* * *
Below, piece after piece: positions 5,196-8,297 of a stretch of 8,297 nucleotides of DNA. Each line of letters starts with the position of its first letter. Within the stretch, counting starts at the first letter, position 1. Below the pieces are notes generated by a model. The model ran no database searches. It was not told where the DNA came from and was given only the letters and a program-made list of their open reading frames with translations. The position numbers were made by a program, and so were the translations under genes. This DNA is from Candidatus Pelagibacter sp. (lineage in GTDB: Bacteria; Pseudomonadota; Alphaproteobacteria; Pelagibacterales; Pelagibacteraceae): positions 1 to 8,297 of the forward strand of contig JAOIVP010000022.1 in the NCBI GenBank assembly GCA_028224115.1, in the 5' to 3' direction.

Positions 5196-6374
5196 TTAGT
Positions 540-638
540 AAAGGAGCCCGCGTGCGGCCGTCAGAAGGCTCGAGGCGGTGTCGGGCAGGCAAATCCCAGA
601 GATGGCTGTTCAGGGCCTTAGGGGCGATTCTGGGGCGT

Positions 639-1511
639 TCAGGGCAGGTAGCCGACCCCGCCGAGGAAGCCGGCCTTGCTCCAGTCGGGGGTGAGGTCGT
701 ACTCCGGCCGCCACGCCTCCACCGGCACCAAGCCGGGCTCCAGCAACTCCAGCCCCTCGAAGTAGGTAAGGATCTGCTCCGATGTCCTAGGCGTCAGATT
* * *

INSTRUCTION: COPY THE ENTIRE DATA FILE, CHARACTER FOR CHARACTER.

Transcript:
Below, piece after piece: positions 5,196-8,297 of a stretch of 8,297 nucleotides of DNA. Each line of letters starts with the position of its first letter. Within the stretch, counting starts at the first letter, position 1. Below the pieces are notes generated by a model. The model ran no database searches. It was not told where the DNA came from and was given only the letters and a program-made list of their open reading frames with translations. The position numbers were made by a program, and so were the translations under genes. This DNA is from Candidatus Pelagibacter sp. (lineage in GTDB: Bacteria; Pseudomonadota; Alphaproteobacteria; Pelagibacterales; Pelagibacteraceae): positions 1 to 8,297 of the forward strand of contig JAOIVP010000022.1 in the NCBI GenBank assembly GCA_028224115.1, in the 5' to 3' direction.

Positions 5196-6374
5196 TTAGT
Positions 540-638
540 AAAGGAGCCCGCGTGCGGCCGTCAGAAGGCTCGAGGCGGTGTCGGGCAGGCAAATCCCAGA
601 GATGGCTGTTCAGGGCCTTAGGGGCGATTCTGGGGCGT

Positions 639-1511
639 TCAGGGCAGGTAGCCGACCCCGCCGAGGAAGCCGGCCTTGCTCCAGTCGGGGGTGAGGTCGT
701 ACTCCGGCCGCCACGCCTCCACCGGCACCAAGCCGGGCTCCAGCAACTCCAGCCCCTCGAAGTAGGTAAGGATCTGCTCCGATGTCCTAGGCGTCAGATT